In the 13th century, the Pomerelian duchy was ruled by members of the Samborides stewards for the Polish Piast kings and dukes. The stewards asserted their power from fortified strongholds; the major stronghold of the area was at the location of present-day Gdańsk's Old Town. The adjacent town developed from a market place of tradesmen and was granted Lübeck city rights by Duke Swietopelk II in 1224. Under Swietopelk II, Gdańsk became an important trading site on the lower Vistula; the Margraviate of Brandenburg entered the scene after Mestwin II, son of Swietopolk, concluded the Treaty of Arnswalde with them, in order to receive aid against his brother, Wartislaw. The margraves took over the town in 1270/1 from Wartislaw, but did not hand it over to Mestwin until the latter was able to force them out by concluding an alliance with Boleslaw Pobozny, duke of Greater Poland. Under the rule of Brandenburg, conflicts erupted between the Slavic and German populations, which cost many lives. In the 1282 Treaty of Kępno Mestwin II promised his Pomerelian duchy to his ally Przemysł II, duke and king of Poland, who succeeded to the duchy after Mestwin's death in 1294.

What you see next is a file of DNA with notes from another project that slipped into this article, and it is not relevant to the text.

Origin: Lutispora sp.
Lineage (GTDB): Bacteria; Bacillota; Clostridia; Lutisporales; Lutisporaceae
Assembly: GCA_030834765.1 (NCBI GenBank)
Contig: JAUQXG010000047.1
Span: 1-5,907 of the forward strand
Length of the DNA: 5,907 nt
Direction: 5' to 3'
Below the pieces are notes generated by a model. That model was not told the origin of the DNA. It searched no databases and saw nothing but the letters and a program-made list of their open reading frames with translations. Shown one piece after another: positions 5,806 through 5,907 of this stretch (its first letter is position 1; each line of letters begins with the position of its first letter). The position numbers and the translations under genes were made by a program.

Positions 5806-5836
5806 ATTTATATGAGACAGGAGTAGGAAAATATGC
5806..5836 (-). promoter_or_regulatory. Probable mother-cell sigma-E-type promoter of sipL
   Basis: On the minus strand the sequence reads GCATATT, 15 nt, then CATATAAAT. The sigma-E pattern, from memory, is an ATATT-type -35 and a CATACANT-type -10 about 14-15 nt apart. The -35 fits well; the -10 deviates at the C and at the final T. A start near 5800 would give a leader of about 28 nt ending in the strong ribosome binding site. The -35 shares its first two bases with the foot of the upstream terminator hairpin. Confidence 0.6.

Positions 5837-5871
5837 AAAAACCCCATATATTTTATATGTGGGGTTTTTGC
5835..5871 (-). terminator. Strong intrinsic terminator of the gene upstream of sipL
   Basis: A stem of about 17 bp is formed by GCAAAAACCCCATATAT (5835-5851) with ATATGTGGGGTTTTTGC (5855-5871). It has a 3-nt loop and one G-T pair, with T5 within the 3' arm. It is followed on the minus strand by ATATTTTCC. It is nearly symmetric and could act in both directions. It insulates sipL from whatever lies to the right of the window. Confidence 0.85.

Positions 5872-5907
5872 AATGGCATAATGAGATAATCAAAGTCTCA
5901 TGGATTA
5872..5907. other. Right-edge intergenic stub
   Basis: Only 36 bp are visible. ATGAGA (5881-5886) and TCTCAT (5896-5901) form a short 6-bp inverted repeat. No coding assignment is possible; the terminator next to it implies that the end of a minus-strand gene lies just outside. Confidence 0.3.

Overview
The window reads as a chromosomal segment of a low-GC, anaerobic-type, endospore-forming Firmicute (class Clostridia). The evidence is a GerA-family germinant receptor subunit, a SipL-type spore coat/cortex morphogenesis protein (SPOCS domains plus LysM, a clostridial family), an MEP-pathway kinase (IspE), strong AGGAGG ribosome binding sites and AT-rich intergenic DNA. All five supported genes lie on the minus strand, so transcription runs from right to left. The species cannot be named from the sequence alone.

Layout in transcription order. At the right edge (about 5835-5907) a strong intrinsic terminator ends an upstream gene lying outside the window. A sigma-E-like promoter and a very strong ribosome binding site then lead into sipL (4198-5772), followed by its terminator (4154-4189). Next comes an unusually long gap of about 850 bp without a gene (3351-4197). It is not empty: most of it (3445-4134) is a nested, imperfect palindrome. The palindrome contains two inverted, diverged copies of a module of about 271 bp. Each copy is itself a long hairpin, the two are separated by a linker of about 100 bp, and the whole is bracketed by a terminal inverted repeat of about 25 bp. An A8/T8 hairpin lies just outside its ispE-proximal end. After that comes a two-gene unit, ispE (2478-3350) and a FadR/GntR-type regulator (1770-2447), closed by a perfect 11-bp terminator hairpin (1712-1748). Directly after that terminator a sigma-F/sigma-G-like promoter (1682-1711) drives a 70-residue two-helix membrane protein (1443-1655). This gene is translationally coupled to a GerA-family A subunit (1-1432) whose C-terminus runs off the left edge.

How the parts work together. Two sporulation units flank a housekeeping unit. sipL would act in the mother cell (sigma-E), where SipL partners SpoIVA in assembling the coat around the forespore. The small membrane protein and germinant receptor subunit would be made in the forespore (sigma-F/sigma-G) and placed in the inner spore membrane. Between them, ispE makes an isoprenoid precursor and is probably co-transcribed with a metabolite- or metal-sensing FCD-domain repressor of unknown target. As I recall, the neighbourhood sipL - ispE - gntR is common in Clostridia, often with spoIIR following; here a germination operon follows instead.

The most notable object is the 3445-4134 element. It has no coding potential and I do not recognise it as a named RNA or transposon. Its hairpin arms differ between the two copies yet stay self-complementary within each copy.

The Margraves of Brandenburg claimed the region and had Przemysł assassinated in early 1296. Władysław I the Elbow-high, Przemysł's successor, was only in loose control of Pomerelia and Gdańsk with the actual control of the area being in the hands of the local Swienca family who had come into power under Mestwin II. In 1301, one year after Wenceslaus II of Bohemia had been crowned king of Poland, the princes of Rügen, who claimed to be the heirs of Pomerelia, mounted an expedition. Wenceslaus, who with the Polish crown had acquired the claim to Pomerelia, called the Teutonic Order for help; the Teutonic knights occupied Gdańsk, repelled the princes of Rügen, left the town in 1302. While the Norwegian king Haakon backed Rügen's claims, his 1302 call to the Hanseatic cities for aid remained without answer. Wenceslaus II died in 1305 and was succeeded by Wenceslaus III, murdered in 1306. In a treaty of 8 August 1305, the margraves of Brandenburg promised to Wenceslaus III the Meissen territory in exchange for Pomerelia, but that treaty was never finalized.